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Anorexia is an eating disorder marked by very low food intake and/or excess physical activity. It is often driven by fears of weight gain and distorted body image. Anorexia can lead to severe symptoms, such as stunted growth, bone loss, damage to major organs such as the heart, and even death.
The cause of anorexia in children is not known. It appears that genetics and world around them play a role.
Anorexia can occur in both girls and boys, but is much more common in girls. Things that increase your child’s risk of anorexia include:
It may take some time for physical sins to appear. Behaviors that may show up first include:
Physical symptoms may include:
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The doctor will ask about child’s symptoms and past health. A physical exam and a psychological test will be done. The diagnosis will be based on information from questions and the exam.
Tests may be done to see what problems may be present. Tests may include:
Management of anorexia will include:
The length and intensity of treatment will vary. It may take many years to fully manage anorexia. Treatment should include more than one approach but may include:
Some dietitians focus on eating disorders. They can help to set weight and calorie goals. They can also sort through distorted nutrition information that someone with anorexia may have picked up. It is also important to relearn hunger cues.
Nutrition may need to be given through a tube. It is often only needed for those with severe nutrition problems. It may be used at the start or for those with a long-term problems.
Therapy can address harmful thought patterns, anxiety, and poor self-esteem. The goal is to develop a more positive attitude about food and body image.
There are different types of therapy. Treatment may include more than one type of therapy. Some therapy options include:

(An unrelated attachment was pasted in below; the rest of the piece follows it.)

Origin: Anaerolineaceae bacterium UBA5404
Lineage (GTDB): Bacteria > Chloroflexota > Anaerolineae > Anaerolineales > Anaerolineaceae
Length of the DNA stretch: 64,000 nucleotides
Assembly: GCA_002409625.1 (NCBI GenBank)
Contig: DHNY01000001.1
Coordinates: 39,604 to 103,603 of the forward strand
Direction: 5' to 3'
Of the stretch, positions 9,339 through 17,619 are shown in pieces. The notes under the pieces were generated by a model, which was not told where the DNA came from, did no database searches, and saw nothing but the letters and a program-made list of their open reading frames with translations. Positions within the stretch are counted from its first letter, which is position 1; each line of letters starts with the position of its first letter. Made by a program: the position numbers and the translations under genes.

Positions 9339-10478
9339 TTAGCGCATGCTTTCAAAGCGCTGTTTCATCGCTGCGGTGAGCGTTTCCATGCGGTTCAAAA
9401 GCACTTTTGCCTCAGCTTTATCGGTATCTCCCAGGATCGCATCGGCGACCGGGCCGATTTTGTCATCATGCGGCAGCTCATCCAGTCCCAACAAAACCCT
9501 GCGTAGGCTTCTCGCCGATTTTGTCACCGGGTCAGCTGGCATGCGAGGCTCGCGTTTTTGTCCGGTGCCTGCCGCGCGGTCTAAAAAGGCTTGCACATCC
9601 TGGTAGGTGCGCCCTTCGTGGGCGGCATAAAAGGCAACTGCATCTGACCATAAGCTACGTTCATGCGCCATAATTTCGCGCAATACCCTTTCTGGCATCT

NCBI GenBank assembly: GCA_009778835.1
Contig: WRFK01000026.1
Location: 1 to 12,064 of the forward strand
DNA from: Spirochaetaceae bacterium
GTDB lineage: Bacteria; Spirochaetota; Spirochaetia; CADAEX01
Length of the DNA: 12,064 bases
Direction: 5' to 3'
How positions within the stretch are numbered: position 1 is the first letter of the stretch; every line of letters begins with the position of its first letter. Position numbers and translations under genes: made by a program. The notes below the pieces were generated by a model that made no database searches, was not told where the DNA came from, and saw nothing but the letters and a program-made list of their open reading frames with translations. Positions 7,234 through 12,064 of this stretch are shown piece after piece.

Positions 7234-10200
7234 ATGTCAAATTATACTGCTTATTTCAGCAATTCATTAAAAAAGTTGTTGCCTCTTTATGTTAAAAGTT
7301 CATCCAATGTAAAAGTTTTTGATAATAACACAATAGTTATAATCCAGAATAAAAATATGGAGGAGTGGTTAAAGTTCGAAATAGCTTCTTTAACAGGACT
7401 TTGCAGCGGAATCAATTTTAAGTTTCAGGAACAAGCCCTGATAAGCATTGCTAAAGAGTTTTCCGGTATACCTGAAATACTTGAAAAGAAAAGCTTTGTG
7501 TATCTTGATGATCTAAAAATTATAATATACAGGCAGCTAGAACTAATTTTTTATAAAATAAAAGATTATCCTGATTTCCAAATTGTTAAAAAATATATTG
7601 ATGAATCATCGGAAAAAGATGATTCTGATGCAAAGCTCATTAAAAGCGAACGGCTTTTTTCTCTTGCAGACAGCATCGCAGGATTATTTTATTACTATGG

Antidepressant medicine may help some children.
Severe anorexia can cause more serious health problems. A hospital stay may be needed. They will give needed nutrition or track problems such as heart disorder.
An inpatient program may help children who have not been helped by other treatment.
The cause of anorexia is complex. Not all can be prevented. Family habits can play a positive role in children's self-image. Helpful habits include:
Healthy Children—American Academy of Pediatrics
Kids Health—Nemours Foundation
Caring for Kids—Canadian
Anorexia nervosa. Boston Children’s Hospital website. Available at: http://www.childrenshospital.org/health-topics/conditions/anorexia-nervosa. Accessed August 23, 2020.
Anorexia nervosa. Child Mind Institute website. Available at: http://www.childmind.org/en/health/disorder-guide/anorexia-nervosa. Accessed August 23, 2020.
Anorexia nervosa. EBSCO DynaMed website. Available at:https://www.dynamed.com/condition/anorexia-nervosa. Accessed August 23, 2020.
Campbell K, Peebles R. Eating disorders in children and adolescents: state of the art review. Pediatrics. 2014 Sep;134(3):582-592. Available at: http://pediatrics.aappublications.org/content/134/3/582.long#content-block.
Kids and eating disorders. Kids Health—Nemours Foundation website. Available at: http://kidshealth.org/kid/health_problems/learning_problem/eatdisorder.html#cat20081. Accessed August 23, 2020.
Last reviewed September 2020 by EBSCO Medical Review Board Chelsea Skucek, MSN, BS, RNC-NIC Last Updated: 12/9/2020